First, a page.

David Miliband launches Obama-style “movement for change”

Inside former foreign secretary’s web launch: why Labour lost and how it can rebuild in the 21st cen

David Miliband has this evening launched his new online campaign -- davidmiliband.net -- to build a "movement for change" and help him win the Labour leadership race.

Addressing a small group of observers in Westminster, the former foreign secretary gave a frank assessment of why Labour lost the election, saying the party needs to become a "movement" again. The website carries a "practical" look at why the election was lost. However, Miliband sounded a note of optimism, saying it was an "exciting time to be on the centre left of politics", and that an "interdependent" world called for "social justice".

Tom Harris, the Labour MP for Glasgow South, who was first to declare for David Miliband -- even before Miliband did -- said that "David is the candidate for the leadership who can win".

The website will enable ordinary members of the public to organise meetings and discussions to discuss political change. It will have a chat forum as well as regular blogs from Miliband.

The site has echoes of the innovative online campaign launched by Barack Obama. Users can donate to the Miliband campaign but also to the Labour Party, and a third of sums given to the drive will be donated by Miliband to Labour's fighting fund at the next general election.

The site will list non-Labour supporters of the campaign, as well as MPs and senior party supporters.

"The broader the base, the more likely you are to strengthen party membership," Miliband said.

When I asked him to expand on his admission that Labour was not enough of a "movement" at the last election, Miliband re-emphasised his point when he launched his campaign: that Labour now has a "responsibility" to become the progressive, centre-left movement that wins over Lib Dems who did not want to crown David Cameron

"They ran on a ticket to keep the Tories out," he said, "but they kept them in." He added that the party must be "pluralist".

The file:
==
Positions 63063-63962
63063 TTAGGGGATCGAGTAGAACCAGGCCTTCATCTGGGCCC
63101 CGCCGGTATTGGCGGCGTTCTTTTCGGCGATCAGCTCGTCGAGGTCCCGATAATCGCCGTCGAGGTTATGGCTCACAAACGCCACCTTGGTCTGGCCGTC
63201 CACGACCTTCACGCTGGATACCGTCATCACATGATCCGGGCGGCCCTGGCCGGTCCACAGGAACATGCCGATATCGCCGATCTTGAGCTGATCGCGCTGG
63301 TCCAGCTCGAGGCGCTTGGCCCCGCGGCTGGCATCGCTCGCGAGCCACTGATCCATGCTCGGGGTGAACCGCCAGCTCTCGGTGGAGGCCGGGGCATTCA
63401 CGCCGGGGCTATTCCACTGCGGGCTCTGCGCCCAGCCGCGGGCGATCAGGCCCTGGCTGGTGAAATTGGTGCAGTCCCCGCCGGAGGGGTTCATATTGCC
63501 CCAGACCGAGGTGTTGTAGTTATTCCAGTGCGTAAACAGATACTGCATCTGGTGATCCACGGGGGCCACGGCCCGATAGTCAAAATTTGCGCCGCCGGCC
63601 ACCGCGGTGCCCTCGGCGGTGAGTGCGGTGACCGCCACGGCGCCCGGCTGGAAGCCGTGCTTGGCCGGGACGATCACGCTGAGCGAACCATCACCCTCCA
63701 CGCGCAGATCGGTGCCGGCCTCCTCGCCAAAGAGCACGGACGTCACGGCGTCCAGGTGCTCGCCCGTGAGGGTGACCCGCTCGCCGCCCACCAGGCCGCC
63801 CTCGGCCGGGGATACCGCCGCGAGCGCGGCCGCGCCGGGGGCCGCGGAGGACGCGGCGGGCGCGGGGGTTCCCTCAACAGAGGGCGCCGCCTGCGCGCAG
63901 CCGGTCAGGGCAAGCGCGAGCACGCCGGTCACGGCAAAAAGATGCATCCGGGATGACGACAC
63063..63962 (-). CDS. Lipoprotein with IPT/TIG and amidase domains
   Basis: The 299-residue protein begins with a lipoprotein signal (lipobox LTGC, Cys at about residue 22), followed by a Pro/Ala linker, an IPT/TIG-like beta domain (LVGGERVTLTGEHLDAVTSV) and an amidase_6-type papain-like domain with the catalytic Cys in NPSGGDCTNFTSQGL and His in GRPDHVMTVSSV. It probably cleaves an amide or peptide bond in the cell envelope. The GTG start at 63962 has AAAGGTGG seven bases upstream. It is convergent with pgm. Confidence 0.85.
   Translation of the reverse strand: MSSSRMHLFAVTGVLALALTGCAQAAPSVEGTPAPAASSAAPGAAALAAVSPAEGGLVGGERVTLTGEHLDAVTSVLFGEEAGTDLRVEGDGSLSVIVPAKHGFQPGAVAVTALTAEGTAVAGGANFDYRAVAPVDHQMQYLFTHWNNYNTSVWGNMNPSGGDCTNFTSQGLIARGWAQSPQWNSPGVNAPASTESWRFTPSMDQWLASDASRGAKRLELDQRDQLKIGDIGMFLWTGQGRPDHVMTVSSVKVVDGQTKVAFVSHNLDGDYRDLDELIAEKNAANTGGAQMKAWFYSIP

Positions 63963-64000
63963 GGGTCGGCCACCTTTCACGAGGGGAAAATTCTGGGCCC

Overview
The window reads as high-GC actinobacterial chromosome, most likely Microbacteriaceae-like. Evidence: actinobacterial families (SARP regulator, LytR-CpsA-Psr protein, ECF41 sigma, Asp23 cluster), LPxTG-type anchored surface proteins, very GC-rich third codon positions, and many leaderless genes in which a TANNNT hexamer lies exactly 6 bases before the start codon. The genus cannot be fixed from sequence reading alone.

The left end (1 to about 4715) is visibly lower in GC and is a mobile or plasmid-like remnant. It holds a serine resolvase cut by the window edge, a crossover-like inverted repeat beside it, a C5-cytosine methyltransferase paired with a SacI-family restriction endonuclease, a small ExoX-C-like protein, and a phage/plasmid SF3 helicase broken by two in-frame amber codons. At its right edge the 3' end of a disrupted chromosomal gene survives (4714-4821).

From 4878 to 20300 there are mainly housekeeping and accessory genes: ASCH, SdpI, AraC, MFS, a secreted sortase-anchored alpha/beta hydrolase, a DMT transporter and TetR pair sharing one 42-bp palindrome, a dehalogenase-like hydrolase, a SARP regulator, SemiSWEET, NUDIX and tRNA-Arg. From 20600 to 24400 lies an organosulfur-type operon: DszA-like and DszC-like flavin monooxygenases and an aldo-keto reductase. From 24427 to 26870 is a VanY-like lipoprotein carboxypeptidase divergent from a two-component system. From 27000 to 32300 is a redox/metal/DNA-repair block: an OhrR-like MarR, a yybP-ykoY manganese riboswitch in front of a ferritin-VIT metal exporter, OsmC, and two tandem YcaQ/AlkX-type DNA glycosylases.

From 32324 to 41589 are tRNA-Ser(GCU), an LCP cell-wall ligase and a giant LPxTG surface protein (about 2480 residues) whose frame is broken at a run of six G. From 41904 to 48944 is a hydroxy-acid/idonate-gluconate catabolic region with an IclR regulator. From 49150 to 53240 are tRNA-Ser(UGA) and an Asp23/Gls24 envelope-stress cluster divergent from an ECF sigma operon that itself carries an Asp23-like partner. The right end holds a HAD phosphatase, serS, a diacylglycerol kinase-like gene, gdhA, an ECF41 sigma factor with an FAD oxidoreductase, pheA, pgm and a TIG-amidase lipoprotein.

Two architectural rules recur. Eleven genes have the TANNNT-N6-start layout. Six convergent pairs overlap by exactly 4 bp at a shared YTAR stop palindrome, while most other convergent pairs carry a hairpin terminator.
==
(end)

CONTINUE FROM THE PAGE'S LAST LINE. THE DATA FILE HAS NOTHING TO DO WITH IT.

Miliband's new slogan is: "Bringing Labour together -- leading Labour to power".

James Macintyre is political correspondent for the New Statesman.
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Why relations between Theresa May and Philip Hammond became tense so quickly

The political imperative of controlling immigration is clashing with the economic imperative of maintaining growth. 

There is no relationship in government more important than that between the prime minister and the chancellor. When Theresa May entered No.10, she chose Philip Hammond, a dependable technocrat and long-standing ally who she had known since Oxford University. 

But relations between the pair have proved far tenser than anticipated. On Wednesday, Hammond suggested that students could be excluded from the net migration target. "We are having conversations within government about the most appropriate way to record and address net migration," he told the Treasury select committee. The Chancellor, in common with many others, has long regarded the inclusion of students as an obstacle to growth. 

The following day Hammond was publicly rebuked by No.10. "Our position on who is included in the figures has not changed, and we are categorically not reviewing whether or not students are included," a spokesman said (as I reported in advance, May believes that the public would see this move as "a fix"). 

This is not the only clash in May's first 100 days. Hammond was aggrieved by the Prime Minister's criticisms of loose monetary policy (which forced No.10 to state that it "respects the independence of the Bank of England") and is resisting tougher controls on foreign takeovers. The Chancellor has also struck a more sceptical tone on the UK's economic prospects. "It is clear to me that the British people did not vote on June 23 to become poorer," he declared in his conference speech, a signal that national prosperity must come before control of immigration. 

May and Hammond's relationship was never going to match the remarkable bond between David Cameron and George Osborne. But should relations worsen it risks becoming closer to that beween Gordon Brown and Alistair Darling. Like Hammond, Darling entered the Treasury as a calm technocrat and an ally of the PM. But the extraordinary circumstances of the financial crisis transformed him into a far more assertive figure.

In times of turmoil, there is an inevitable clash between political and economic priorities. As prime minister, Brown resisted talk of cuts for fear of the electoral consequences. But as chancellor, Darling was more concerned with the bottom line (backing a rise in VAT). By analogy, May is focused on the political imperative of controlling immigration, while Hammond is focused on the economic imperative of maintaining growth. If their relationship is to endure far tougher times they will soon need to find a middle way. 

George Eaton is political editor of the New Statesman.